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Climate change and inequality World risks missing development goals, experts warn

UN Secretary-General Guterres and panel of experts on sustainable development

UN sectetary-general Guterres and Peter Messerli (front row centre) with other members of the panel of experts on sustainable development in New York.

(Sg's Office/Un Photo/eskinder Debebe)

Leading scientists say growing inequality and climate change will not only derail progress towards global sustainability goals but threaten human existence.

Presenting a report at the United Nations in New York, Switzerland’s Peter Messerli external linksaid humans and the environment were closely linked.

“These systems are on a very worrying trajectory, threatening the very existence of humanity,” he warned. “But we have not realized the urgency to act now.”

Messerli, a professor of geography at the Swiss university of Bern, is the co-chair of the group of independent scientists carrying out the research on sustainability on behalf of the UN.

The reportexternal link, requested by all countries to evaluate progress on the 2030 sustainable development agenda, is the first of its kind since the landmark sustainable development goals were adopted four years ago.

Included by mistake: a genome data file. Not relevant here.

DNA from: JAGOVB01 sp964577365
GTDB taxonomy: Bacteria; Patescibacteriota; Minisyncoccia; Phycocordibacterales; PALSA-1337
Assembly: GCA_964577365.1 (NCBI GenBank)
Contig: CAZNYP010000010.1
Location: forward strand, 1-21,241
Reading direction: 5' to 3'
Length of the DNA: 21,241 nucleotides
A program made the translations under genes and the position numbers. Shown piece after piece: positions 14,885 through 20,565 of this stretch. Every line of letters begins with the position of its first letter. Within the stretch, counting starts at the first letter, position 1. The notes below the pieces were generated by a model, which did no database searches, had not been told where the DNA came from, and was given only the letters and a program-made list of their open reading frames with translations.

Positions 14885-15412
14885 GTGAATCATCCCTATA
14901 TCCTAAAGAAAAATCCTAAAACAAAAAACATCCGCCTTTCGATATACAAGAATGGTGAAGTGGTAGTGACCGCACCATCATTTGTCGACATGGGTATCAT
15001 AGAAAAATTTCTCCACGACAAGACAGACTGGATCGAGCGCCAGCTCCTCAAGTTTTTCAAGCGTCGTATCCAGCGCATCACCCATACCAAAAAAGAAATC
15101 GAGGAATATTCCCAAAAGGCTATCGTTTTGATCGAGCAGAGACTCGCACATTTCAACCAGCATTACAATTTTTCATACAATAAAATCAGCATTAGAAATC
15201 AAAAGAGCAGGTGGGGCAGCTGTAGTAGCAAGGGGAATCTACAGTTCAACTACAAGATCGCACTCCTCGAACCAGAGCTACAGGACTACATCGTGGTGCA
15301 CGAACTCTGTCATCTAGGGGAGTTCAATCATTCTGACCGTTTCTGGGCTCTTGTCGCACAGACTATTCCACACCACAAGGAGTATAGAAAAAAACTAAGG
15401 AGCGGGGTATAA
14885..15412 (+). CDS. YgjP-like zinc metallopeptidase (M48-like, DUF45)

The bleak assessment was published on Wednesday ahead of a UN summit later this month.

“The present model of development has delivered prosperity to hundreds of millions. But it also has led to continuing poverty and other deprivations; unprecedented levels of inequality that undermine innovation, social cohesion and sustainable economic growth,” according to the panel of scientists.

Shantanu Mukherjee, senior UN official, said one of element is the increasing inequality.

“Another is the pace at which nature is being degraded by human activity, whether it is climate change or biodiversity loss,” he is quoted by the Reuters news agency.

The scientists called on countries, researchers and libraries to improve cross-border and interdisciplinary cooperation.

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A study published in The Lancet, a peer-reviewed general medical journal, drew up a sustainable diet that could feed 10 billion people in 2050.

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